I will try to make some clarity on this subject that is too often underestimated and misunderstood: what is the difference between a racing bike frame or a mtb steel welded tig and the same welded in fillet brazed? em>
Without going into too much technical speeches that the "common mortal" like me would not understand, I will try to explain in the simplest way possible by putting myself in the shoes of a very common person who wants an answer as simple and comprehensive as possible.
The difference is enormous and basically it is that the tig fuses the metals to be joined, while the fillet brazed "glues" them with the help of a lower alloyed metal alloy.
The latter is in turn divided into two types, a frame with conjunctions and a frame without conjunctions
After saying this, the passionate cyclist's question arises: What is the best method among the three?
Let's analyze the different methods and draw conclusions. Today the new steel alloys have exceptional breaking loads and therefore the companies that produce tubes for cycling can make tubes with very thin thicknesses, less than half a millimeter and through adequate heat treatments can withstand high stresses over a period of time very long (unthinkable with aluminum or carbon frames).
The tig as we have said must melt the metals to unite them so it brings the temperature above 1450 ° C and partly alters the balance of the metal and theoretically weakens it, in fact on all the frames welded with tig, regardless of the type of material (aluminum, steel, titanium) breaks occur just after the weld bead.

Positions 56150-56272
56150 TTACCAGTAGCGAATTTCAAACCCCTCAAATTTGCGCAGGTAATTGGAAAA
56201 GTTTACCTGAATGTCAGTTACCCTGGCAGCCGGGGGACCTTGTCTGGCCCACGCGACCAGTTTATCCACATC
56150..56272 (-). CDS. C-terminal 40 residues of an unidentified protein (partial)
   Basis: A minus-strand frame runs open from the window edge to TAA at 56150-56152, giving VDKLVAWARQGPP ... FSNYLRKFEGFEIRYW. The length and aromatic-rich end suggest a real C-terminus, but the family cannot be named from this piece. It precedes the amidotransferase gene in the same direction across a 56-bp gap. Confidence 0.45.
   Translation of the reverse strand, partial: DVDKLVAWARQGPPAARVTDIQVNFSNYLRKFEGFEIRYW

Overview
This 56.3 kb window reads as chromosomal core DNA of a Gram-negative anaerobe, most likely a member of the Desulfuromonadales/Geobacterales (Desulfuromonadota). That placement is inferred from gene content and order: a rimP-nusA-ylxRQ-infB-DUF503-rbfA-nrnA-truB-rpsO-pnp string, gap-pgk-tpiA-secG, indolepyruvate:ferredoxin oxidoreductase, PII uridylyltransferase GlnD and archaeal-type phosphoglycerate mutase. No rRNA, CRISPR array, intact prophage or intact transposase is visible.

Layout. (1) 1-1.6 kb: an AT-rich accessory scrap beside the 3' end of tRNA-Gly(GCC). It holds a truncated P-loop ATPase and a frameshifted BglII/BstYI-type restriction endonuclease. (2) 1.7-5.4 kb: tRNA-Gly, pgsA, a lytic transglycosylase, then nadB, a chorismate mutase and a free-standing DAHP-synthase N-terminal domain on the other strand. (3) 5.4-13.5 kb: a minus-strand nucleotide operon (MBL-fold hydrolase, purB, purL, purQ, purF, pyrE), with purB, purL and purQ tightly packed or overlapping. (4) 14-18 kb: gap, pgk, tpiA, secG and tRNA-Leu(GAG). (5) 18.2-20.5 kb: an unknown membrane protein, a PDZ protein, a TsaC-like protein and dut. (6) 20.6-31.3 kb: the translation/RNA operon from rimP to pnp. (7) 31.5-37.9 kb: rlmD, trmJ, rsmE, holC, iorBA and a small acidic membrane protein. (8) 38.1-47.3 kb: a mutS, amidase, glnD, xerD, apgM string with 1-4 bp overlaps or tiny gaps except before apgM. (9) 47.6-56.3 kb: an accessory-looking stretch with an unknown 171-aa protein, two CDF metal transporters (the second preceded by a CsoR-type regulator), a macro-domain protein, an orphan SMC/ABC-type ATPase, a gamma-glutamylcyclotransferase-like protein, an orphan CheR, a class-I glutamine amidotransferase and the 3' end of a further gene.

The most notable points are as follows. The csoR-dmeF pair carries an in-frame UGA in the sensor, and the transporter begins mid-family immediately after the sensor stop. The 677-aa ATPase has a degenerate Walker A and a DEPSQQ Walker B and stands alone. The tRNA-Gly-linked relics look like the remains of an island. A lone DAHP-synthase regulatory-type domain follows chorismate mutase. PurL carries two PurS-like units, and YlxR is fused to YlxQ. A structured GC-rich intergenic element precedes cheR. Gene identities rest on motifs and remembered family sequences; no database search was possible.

frame breakage due to tig welding
The brazed fillet being a "bonding" does not melt the metals to be joined so it does not alter the balance or at least it does so to a much lesser extent, this depends on the type of alloy / material used to join the tubes.
The alloys commonly used are with silver percentages ranging from 5% (the most used) to 60% silver (the least used), therefore temperatures ranging from 850 ° C to 550 ° C approximately. The higher the silver percentage, the lower the "bonding" temperature, therefore less stress on the tubes but more stress on the pocket being very expensive.
Few artisans use 50-60% silver alloys and their method advertises it with the words "Silver Fillet Brazed".
Pro : ease of processing, cleanliness, lightness, freedom of geometry.
Cons : possible breaks with very thin tubes.
Pro : stiffer than the tig, it does not alter the balance of the tubes, pleasant to look at (looks like a monocoque), freedom of geometries like the tig .
Cons : slow processing, more expensive, a few dozen grams heavier.
Pro : undisputed retro charm with machined and chrome-plated joints
Cons : slow processing, more expensive, bound in the choice of angles.